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Sir Suma Chakrabarti: Private sector is key for growth of MENA region

14 February 2017


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Corruption, political instability, unreliable electricity supplies, poor access to finance, skills gaps and excessive red tape, are what stunt the growth of the private sector in the Middle East and North African (MENA) region.

Corruption, political instability, unreliable electricity supplies, poor access to finance, skills gaps and excessive red tape, are what stunt the growth of the private sector in the Middle East and North African (MENA) region.

Speaking on the final day of the World Government Summit 2017 in Dubai, the President of the European Bank for Reconstruction and Development (EBRD), Sir Suma Chakrabarti, revealed the six obstacles as part of the findings of a recent survey conducted across MENA, in partnership with the European Investment Bank and the World Bank.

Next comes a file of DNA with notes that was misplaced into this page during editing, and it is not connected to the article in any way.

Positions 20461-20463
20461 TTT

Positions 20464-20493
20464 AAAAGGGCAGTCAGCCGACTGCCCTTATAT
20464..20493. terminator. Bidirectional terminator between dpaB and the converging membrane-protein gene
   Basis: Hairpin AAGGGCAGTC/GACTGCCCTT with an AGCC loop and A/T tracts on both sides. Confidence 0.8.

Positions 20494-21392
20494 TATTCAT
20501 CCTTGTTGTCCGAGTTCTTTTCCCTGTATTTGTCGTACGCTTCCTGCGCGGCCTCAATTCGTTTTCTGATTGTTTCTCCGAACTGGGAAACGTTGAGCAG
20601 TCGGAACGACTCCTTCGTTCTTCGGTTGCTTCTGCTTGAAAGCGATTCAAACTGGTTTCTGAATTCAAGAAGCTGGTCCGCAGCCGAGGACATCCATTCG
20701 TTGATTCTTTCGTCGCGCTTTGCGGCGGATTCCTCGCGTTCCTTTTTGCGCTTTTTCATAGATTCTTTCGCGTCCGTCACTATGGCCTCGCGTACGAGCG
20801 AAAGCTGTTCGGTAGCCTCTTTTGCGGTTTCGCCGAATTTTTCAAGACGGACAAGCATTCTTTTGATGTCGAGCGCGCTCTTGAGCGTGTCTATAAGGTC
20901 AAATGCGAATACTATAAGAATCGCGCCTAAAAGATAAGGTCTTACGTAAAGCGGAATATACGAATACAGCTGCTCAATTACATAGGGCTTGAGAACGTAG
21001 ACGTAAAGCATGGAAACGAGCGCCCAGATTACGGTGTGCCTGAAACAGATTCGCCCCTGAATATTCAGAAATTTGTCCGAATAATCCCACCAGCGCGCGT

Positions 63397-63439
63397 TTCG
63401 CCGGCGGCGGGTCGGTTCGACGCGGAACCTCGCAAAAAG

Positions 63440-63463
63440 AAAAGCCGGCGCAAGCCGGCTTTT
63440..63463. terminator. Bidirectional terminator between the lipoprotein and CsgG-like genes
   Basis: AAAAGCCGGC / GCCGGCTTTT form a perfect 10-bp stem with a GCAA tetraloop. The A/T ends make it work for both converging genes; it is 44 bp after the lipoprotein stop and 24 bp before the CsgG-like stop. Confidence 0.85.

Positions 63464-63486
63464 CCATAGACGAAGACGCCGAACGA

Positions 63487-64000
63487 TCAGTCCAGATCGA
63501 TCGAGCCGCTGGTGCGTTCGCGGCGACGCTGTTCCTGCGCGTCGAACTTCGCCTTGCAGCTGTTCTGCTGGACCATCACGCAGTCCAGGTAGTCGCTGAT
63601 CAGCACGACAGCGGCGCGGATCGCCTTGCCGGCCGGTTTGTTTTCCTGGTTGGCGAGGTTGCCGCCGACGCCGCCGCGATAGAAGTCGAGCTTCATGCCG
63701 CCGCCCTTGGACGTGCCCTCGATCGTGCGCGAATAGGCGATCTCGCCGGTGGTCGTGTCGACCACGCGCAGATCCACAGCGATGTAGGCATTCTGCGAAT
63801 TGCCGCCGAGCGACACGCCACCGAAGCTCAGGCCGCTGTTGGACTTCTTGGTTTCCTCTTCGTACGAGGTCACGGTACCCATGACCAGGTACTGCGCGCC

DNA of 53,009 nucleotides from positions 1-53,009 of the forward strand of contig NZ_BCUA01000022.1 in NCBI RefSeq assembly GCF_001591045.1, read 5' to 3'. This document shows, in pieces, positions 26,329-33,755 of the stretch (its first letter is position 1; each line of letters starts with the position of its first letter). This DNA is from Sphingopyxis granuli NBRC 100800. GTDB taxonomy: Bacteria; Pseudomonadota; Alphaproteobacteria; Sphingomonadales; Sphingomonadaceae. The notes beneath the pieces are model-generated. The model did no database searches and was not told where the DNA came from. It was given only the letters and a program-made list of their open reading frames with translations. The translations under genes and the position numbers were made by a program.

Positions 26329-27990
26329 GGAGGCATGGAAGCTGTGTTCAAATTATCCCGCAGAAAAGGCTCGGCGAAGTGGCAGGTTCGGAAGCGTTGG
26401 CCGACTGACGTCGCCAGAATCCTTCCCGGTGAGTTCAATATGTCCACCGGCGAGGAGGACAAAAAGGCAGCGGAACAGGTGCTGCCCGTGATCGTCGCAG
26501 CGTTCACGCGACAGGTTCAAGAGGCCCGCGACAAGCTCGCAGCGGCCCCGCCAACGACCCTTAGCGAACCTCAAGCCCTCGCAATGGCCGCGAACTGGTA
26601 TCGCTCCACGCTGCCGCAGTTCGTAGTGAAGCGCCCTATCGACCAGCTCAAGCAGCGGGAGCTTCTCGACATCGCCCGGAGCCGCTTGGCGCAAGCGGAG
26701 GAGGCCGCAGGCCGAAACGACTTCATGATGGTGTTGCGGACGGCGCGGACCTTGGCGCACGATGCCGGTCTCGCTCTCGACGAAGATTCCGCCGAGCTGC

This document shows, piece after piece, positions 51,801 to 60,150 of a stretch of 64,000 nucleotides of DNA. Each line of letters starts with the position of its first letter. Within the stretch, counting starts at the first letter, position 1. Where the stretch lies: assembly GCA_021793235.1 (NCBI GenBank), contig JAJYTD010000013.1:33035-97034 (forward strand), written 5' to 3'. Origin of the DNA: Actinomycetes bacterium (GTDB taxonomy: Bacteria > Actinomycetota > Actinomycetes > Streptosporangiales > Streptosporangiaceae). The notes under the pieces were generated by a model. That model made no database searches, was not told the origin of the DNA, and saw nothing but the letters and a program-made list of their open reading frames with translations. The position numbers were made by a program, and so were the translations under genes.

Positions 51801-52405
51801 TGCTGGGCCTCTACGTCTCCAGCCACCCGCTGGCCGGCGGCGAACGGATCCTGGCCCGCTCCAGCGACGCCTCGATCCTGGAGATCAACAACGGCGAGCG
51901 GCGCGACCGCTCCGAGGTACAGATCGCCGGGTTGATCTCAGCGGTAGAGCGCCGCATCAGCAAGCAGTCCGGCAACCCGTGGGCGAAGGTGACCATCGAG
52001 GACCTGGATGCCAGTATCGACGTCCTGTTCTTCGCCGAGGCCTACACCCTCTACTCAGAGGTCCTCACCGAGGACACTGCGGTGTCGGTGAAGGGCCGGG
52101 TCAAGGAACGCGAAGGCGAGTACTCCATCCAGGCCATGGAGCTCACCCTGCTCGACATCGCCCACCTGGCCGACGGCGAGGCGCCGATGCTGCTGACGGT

“The findings of the Enterprise Survey Report on what’s holding back private sector development in MENA drew on responses from some 6,000 firms,” said Sir Chakrabarti. “It’s a comprehensive survey that has a much broader reach than the four countries the EBRD currently works in, in Mena.”

He added the survey included countries such as Djibouti, Lebanon, the West Bank and Gaza, Yemen, Morocco, Tunis, Egypt and Jordan.

“Our findings are daunting, but I’m optimistic about the chances of dismantling them bit by bit,” he said. “I base that optimism on the readiness on which national governments and entrepreneurs are moving to remedy these problems themselves.”

He stressed that the formal private sector is MENA’s main engine for growth and job creation. “We know it’s potential is there and our optimism about our role in the development of the private sector fully rests on sound foundations,” he said. “Foundations of our own track records and expertise in this area, within the 25 years of our existence.”